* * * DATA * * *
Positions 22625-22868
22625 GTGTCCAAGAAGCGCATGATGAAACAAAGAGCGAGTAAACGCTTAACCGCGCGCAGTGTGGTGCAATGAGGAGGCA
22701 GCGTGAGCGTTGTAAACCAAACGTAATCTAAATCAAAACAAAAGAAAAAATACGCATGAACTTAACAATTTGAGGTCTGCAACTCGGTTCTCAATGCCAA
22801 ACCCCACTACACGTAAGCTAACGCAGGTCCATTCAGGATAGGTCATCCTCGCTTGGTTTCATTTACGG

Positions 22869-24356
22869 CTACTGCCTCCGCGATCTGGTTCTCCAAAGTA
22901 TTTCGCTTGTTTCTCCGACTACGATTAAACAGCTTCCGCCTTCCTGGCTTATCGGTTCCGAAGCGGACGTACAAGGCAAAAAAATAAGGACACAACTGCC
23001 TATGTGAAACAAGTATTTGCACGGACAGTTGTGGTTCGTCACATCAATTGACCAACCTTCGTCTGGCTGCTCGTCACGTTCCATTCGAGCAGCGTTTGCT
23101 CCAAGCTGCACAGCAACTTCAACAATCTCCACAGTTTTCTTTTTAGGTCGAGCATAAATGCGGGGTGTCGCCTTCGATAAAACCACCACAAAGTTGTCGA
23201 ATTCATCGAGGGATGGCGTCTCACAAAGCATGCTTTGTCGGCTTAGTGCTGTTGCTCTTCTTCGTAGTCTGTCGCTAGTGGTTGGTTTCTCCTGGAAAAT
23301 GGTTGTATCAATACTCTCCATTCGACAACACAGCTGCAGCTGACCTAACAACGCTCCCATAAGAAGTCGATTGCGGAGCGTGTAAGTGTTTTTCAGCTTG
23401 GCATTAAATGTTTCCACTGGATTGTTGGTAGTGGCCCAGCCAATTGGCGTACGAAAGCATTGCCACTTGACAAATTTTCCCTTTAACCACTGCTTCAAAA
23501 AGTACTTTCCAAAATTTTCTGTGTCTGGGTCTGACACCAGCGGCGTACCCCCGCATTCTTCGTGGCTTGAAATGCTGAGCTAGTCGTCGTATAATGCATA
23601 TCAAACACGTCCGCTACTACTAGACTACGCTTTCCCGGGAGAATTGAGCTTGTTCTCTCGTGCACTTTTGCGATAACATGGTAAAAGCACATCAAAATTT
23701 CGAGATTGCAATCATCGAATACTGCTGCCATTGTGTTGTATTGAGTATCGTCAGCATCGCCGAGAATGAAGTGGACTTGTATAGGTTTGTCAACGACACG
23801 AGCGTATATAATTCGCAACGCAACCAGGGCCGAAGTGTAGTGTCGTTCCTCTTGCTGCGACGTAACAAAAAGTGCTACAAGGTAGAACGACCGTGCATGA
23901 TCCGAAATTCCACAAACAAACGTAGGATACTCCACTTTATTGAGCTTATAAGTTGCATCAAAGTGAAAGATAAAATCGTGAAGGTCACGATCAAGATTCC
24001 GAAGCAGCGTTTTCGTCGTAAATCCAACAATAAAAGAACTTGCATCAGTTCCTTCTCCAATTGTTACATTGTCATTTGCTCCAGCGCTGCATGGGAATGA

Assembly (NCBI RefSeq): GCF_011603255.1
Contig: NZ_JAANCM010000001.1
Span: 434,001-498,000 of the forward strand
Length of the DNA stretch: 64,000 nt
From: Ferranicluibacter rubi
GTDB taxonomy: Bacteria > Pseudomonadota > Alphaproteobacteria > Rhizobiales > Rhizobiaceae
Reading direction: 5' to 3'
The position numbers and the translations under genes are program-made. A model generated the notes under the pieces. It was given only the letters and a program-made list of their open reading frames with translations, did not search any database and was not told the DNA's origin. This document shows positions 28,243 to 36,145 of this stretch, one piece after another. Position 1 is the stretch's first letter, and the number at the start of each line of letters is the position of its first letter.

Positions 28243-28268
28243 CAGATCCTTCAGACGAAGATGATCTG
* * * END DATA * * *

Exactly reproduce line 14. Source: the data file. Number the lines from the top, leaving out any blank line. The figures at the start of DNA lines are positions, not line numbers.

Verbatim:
23601 TCAAACACGTCCGCTACTACTAGACTACGCTTTCCCGGGAGAATTGAGCTTGTTCTCTCGTGCACTTTTGCGATAACATGGTAAAAGCACATCAAAATTT